Serbian aim to kill all
Kosovans is nothing new
By Fintan O'Toole
The Irish Times
April 30, 1999
Here is the Catholic archbishop of
Skopje, Macedonia, writing to the Pope about the situation in
Prizren in the neighbouring province of Kosovo: "The city seems like
the Kingdom of Death. They knock on the doors of the Albanian
houses, take away the men, and shoot them immediately.
In a few days the number of men killed reached 400. As for plunder,
looting and rape, all that goes without saying; henceforth,
everything is permitted against the Albanians, not merely permitted
but willed and commanded."
Or consider the testimony of a Ukrainian newspaper correspondent in
Kosovo. A Serbian officer has told him the worst atrocities are
committed by irregular paramilitary bands.
"Among them were intellectuals, men of ideas, nationalist zealots,
but these were isolated individuals. The rest were just thugs,
robbers who had joined the army for the sake of loot." He concludes
that "the Serbs . . . in their endeavour to correct data in the
ethnographical statistics that are not quite favourable to them, are
engaged quite simply in the extermination of the Muslim population."
These stories could be multiplied many times over from any number of
reports on the situation in Kosovo. But the dates are worth noting.
Both of these accounts, cited by Noel Malcolm in his book Kosovo: A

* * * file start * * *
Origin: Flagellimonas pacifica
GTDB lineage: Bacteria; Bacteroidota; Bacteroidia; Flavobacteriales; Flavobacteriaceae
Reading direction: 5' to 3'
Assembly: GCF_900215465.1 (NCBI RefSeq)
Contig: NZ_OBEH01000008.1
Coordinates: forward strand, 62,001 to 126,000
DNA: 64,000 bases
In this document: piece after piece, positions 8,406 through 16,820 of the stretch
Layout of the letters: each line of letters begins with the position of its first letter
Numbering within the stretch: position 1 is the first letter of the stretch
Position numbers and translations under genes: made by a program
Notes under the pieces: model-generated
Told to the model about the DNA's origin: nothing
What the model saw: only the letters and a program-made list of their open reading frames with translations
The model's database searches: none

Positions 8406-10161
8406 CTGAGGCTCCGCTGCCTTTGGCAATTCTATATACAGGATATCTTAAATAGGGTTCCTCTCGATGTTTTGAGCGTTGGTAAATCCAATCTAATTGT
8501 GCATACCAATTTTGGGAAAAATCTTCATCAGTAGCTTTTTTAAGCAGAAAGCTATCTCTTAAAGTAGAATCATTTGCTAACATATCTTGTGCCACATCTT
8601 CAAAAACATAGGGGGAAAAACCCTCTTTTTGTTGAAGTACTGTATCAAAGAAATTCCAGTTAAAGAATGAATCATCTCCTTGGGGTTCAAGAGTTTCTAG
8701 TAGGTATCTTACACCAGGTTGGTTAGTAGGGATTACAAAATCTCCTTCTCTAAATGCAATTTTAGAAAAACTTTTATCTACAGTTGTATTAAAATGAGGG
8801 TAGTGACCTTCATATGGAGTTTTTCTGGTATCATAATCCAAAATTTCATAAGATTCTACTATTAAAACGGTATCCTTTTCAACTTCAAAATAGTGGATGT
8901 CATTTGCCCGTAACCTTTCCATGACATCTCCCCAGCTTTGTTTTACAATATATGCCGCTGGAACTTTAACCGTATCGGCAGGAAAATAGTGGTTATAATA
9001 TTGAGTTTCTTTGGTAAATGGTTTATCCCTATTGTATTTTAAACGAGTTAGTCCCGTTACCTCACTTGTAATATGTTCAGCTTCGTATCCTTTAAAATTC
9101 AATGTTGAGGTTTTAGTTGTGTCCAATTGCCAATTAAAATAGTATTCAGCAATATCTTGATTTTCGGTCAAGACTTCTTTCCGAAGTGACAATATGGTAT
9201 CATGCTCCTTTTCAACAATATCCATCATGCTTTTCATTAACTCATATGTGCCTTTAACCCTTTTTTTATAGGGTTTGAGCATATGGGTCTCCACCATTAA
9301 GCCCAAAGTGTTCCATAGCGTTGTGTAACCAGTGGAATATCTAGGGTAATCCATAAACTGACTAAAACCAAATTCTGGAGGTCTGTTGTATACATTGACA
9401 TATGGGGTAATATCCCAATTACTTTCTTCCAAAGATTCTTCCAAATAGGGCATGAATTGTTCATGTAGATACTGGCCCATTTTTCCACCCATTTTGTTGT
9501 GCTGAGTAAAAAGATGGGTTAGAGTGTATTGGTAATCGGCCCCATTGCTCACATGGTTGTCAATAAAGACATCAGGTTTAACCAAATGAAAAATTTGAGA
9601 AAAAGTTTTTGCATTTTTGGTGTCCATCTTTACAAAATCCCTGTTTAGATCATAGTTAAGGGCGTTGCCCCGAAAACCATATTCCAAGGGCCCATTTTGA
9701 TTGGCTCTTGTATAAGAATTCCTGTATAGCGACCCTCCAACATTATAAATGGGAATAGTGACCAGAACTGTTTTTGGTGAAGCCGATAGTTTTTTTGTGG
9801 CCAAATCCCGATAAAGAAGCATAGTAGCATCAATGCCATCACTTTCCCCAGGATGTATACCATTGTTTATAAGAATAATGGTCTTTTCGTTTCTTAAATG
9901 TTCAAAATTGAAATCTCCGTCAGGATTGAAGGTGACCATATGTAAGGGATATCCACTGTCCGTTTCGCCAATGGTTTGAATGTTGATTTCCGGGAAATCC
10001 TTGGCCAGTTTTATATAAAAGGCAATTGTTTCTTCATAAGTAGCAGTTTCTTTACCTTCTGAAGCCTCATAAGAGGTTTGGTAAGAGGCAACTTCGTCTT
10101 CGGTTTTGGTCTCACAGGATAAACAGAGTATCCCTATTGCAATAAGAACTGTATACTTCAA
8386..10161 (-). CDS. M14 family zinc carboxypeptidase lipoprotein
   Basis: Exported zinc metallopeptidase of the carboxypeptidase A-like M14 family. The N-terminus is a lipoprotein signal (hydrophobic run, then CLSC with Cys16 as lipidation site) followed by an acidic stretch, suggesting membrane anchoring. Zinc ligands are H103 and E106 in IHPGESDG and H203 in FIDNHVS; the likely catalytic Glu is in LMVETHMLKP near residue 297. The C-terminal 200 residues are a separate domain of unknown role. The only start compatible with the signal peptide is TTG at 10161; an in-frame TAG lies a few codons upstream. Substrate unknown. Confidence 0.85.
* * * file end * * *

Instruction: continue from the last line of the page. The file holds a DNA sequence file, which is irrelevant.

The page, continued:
Short History, were written in 1913. The first, by Archbishop Lazar
Mejda, included an estimate that 25,000 Albanians had by then been
massacred in Kosovo. The second was written by Lev Bronstein,
afterwards known as Leon Trotsky, then an obscure journalist. Though
he had seen much violence already in Russia, he was deeply shocked
by the viciousness of the assault on the general Albanian population
which followed Serbia's invasion and annexation of Kosovo in 1912.
It is worth recalling these events because they put into perspective
what is happening in Kosovo now. It is easy to assume that the
all-out Serbian assault on the Albanian population there is a
response to NATO's bombing campaign. No one reading accounts this
week of the terrible massacre of Albanians at Mej defends what the
Serbs are doing. But many do believe that things would be better
were it not for the bombing, that the Serbs have been somehow
maddened by the air raids. This is to misunderstand the deep-seated
impulse within Serb nationalist ideology towards the extermination
of the Kosovans.
It's important, when such impulses are discussed, that we make
certain things clear. One is that what is going on is not an
inevitable working-out of immemorial animosities, some pathological
aberration bred in the Balkan bone. On the contrary, what we are
talking about is something quite recent, a 20th-century response to
And it must be stressed that all of this has no more to do with the
Serb character than, say, the Omagh bombing is an expression of the
Irish character. It's about a specific political ideology, developed
in very particular circumstances over the last century and exploited
for very particular political purposes over the last 15 years by
Slobodan Milosevic and those around him.
An analogy with Nazism is useful. There was, even in the 19th
century, a strong strain of antiSemitism in Germany. It was what
historians call "eliminationist", geared towards the physical
removal of the Jews from Germany. But in conditions of crisis, and
under the ideological direction of Hitler and his party, it became "exterminist".